The funniest museum you'll ever visit
Cartoon collection finds a home in Florida
BOCA RATON, FLA. — Mort Walker doesn't like people to refer to the International Museum of Cartoon Art as "his" museum.
But the creator of "Beetle Bailey" is the guy who got this repository of yuks going 26 years ago after 10 years of fundraising, then shepherded it through locations in Greenwich, Conn., and Rye Brook, N.Y., before planting it amid Florida's ritzy Mizner Park retail shops. He still oversees its affairs as museum chairman - and was also the subject of a major exhibit: "The Legacy of Mort Walker: 50 Years of Beetle Bailey."
"I'm a little self-conscious about having my own exhibit up," Walker admits. "But I figured after 50 years ..."
That is, after 50 years of producing what is now the longest-running strip still done by its creator - a milestone Walker shared with only Charles Schulz before the "Peanuts" creator took Snoopy and the gang to that great doghouse in the sky. (Museum benefactor Schulz was the subject of a major retrospective; that exhibit closed just before he died last February.)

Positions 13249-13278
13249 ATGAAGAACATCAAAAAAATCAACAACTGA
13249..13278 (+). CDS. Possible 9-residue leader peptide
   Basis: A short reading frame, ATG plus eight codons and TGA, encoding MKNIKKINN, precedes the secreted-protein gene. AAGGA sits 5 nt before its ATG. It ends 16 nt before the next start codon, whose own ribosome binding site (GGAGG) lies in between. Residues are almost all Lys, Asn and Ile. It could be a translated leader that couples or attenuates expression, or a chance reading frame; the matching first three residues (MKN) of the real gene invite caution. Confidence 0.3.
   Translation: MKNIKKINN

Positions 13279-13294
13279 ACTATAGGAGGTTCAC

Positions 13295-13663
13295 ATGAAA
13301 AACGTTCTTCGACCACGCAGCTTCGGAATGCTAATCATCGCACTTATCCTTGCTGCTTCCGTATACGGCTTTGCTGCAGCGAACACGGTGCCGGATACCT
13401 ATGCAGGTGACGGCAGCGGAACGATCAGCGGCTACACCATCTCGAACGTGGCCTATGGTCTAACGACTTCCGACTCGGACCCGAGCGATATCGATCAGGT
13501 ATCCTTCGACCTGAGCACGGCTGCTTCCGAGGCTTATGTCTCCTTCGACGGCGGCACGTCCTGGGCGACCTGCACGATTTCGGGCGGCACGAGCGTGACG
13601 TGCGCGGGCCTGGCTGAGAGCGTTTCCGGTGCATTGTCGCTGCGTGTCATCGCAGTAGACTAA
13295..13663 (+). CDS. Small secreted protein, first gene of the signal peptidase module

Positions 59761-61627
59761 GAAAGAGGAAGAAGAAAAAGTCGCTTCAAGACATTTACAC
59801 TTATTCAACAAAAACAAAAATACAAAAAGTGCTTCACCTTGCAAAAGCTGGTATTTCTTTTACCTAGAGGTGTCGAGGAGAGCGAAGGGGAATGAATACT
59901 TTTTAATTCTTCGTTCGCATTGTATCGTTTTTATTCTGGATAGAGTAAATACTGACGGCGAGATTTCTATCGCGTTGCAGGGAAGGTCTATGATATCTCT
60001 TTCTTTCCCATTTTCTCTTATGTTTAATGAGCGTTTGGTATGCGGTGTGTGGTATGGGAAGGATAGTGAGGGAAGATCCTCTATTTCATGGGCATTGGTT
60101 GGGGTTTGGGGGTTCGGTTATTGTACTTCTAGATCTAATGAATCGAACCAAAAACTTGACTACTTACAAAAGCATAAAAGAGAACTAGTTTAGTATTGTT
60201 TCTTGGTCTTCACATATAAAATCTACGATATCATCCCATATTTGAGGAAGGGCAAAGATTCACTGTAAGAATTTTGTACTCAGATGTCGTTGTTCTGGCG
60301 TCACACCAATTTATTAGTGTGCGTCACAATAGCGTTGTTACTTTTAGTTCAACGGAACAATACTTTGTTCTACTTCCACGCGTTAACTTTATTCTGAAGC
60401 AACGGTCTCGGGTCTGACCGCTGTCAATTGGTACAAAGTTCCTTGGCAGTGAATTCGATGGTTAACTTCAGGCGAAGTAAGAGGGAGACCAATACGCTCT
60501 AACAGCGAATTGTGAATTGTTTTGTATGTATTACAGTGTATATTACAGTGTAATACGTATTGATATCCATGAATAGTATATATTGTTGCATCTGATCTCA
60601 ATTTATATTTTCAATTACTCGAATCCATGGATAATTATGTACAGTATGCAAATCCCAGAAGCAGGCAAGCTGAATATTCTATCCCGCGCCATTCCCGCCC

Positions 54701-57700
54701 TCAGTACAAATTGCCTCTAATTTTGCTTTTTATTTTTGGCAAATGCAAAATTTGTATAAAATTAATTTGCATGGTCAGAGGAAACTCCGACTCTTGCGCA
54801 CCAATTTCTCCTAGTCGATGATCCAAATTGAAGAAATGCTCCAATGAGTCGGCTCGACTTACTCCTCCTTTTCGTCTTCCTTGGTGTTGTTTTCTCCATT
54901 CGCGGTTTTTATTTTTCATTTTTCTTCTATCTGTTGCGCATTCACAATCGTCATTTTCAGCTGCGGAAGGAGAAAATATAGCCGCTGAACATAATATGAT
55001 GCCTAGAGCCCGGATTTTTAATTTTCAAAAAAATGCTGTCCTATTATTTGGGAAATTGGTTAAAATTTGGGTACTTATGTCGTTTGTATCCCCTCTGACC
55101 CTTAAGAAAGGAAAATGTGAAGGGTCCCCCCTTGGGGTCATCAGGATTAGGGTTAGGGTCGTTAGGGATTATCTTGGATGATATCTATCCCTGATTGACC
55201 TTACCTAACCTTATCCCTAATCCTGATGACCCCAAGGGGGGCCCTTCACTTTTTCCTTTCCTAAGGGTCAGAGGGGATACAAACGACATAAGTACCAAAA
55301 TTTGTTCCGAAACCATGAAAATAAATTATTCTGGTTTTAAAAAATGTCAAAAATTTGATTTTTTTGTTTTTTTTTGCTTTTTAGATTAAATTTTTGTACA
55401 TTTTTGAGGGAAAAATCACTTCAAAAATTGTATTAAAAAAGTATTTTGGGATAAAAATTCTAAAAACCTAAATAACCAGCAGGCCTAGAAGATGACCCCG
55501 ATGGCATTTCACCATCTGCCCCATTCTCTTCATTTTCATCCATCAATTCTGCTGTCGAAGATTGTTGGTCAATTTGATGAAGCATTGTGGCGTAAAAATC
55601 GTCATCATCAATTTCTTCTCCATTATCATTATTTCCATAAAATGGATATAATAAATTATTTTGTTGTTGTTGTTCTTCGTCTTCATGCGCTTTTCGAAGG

But the museum doesn't just feature decades-old comic strips. It houses a wide variety of art forms falling into the cartoon category, including political cartoons, comic books and graphic novels, one-panel gag cartoons (the kind found in magazines), animation, caricatures, sports cartoons, book and magazine illustrations, and even advertising and greeting-card art.
Walker says the collection has around 200,000 original works, plus 10,000 books and 1,000 hours of film and video - all donated. Only about 1 percent of it is on display, but the museum is raising funds for additional exhibit space on its now-unused second floor.
Despite space limitations, the museum touches upon every aspect of comic-art history. The collection chronicles 200 years of political cartoons, including the work of Thomas Nast, who's
credited with starting the genre. It also provides a visual history of comic strips starting with "Yellow Kid" by Richard Outcault, who created that art form in the 1890s (and also gave the world Buster Brown and his little dog, Tige).